Japanese Knotweed can look different depending on the season, here is a helpful guide on how to spot it:
- Red shoots appearing
- leaves begin to unroll and spread out
- canes shoot up and leaves begin to turn green.
Japanese Knotweed begins to sprout in spring, this is also when it’s in the fastest growing stage. Japanese knotweed has red/purple stems, therefore, it is very visible. These shoots also have rolled up leaves that gradually open up and are a light green colour.
- Heart/ shovel-shaped leaves
- White flowers begin to appear
- stems grow in a zig-zag.
During the summer the purple shoots will become hollow (a lot like bamboo shoots). The Stems will have purple speckles and the leaves will start to grow in the iconic zig-zag shape. The easiest way to identify Japanese Knotweed is by its leaves.
During the summer the leaves are flat and green, they have very pronounced veins, they’re also a heart/shovel shape. During this time White/cream flowers begin to appear in clusters, these tend to begin blooming in late August.
- Leaves start to turn yellow
- during September and October, the leaves start to wilt
At the beginning of autumn, Japanese knotweed will have small white/cream clustered flowers and there will be many leaves covering the plant. At the start of the season, Japanese knotweed will have it’s distinctive green and white colours, these will wilt away and the leaves will turn yellow as the season passes. During this time the plant will be around 2-3 meters in height.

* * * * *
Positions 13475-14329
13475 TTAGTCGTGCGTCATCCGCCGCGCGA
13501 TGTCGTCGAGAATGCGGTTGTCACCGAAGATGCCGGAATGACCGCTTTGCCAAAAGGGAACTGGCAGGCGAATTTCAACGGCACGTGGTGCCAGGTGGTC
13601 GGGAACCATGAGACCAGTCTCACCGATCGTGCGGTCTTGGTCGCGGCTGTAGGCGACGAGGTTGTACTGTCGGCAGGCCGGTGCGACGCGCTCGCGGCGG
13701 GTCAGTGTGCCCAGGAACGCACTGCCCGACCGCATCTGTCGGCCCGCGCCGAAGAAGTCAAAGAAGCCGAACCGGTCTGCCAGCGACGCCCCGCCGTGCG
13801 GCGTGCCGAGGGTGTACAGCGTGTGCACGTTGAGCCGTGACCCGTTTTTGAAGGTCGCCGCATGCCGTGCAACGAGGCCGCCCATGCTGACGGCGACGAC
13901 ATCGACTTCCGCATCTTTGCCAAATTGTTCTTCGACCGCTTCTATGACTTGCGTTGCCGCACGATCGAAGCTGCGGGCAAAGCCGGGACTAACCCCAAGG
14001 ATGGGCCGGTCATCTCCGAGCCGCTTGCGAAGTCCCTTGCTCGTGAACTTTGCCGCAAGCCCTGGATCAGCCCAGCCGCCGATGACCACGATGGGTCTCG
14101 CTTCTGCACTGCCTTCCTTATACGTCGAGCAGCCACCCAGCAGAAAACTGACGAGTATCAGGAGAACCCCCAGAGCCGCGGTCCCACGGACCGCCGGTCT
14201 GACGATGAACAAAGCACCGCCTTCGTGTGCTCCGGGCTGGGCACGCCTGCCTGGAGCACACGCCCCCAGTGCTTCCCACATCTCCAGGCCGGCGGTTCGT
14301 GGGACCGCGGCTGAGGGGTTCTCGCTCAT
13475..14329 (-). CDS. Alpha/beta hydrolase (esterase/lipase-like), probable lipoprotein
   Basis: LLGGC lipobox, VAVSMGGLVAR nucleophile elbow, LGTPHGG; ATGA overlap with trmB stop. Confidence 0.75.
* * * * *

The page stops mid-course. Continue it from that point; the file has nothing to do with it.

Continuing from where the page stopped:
Nearing the end of autumn the stems of Japanese knotweed will turn from a red/light brown color to a dark shade of brown. By the end of the season coming into winter, the yellow leaves will also begin to wilt.
- Knotweed canes turn a brown colour
- leaves turn brown of drop off
- when snapped the Japanese Knotweed canes are hollow (like bamboo)
During the winter all of the leaves will have wilted and fallen off the plant. The canes will be very hollow, a dark brown colour, and will become very brittle. When the canes are brittle they tend to collapse under eachother creating plant debris.
Japanese Knotweed is probably the hardest to identify in winter this is due to the lack of leaves and flowers to give its iconic look. By the end of winter, you will find amongst the plant debris fresh new shoots ready for the spring
Japanese Knotweed taking over your home?
Why you should claim compensation:
- Altogether Japanese Knotweed has knocked around £20 BILLION off the UK property housing market
- 5% of UK houses are affected by Japanese Knotweed could also reduce the value of your house by 5-20%
IT’S YOUR RESPONSIBILITY TO GET RID OF IT